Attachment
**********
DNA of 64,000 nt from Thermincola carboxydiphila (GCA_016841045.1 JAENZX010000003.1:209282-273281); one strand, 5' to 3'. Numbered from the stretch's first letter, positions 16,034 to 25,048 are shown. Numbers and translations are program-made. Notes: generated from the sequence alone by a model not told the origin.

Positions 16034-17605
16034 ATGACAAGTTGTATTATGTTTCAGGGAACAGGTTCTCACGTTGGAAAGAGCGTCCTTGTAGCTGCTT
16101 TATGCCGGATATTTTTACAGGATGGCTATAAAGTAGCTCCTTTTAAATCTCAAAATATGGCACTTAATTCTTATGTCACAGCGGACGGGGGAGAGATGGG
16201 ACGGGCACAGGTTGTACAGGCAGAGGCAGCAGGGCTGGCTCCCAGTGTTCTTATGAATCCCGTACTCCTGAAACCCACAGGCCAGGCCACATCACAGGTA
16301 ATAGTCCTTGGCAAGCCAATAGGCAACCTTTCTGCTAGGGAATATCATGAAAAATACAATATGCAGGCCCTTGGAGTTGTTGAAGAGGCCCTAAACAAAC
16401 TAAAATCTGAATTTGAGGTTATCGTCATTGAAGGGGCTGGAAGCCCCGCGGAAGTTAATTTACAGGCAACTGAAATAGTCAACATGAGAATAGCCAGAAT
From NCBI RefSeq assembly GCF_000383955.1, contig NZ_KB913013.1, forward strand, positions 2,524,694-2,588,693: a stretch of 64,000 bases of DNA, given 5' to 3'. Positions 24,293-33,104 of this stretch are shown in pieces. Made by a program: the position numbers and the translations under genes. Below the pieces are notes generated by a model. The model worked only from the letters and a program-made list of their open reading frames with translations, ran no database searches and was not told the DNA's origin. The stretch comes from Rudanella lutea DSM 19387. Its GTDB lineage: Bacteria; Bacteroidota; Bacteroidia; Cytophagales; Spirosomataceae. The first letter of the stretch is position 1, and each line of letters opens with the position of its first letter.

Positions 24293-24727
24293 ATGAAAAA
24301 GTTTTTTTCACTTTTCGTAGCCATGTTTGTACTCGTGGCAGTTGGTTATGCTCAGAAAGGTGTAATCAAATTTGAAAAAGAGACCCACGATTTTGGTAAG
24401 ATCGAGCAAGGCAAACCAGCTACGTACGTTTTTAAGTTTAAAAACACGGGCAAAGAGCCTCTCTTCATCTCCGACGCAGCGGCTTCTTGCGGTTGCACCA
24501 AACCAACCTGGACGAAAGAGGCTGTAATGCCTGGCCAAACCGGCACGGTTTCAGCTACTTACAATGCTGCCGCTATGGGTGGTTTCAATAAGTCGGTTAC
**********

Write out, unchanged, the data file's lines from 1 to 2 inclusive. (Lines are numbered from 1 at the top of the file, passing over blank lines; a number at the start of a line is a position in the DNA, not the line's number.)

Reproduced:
DNA of 64,000 nt from Thermincola carboxydiphila (GCA_016841045.1 JAENZX010000003.1:209282-273281); one strand, 5' to 3'. Numbered from the stretch's first letter, positions 16,034 to 25,048 are shown. Numbers and translations are program-made. Notes: generated from the sequence alone by a model not told the origin.

Positions 16034-17605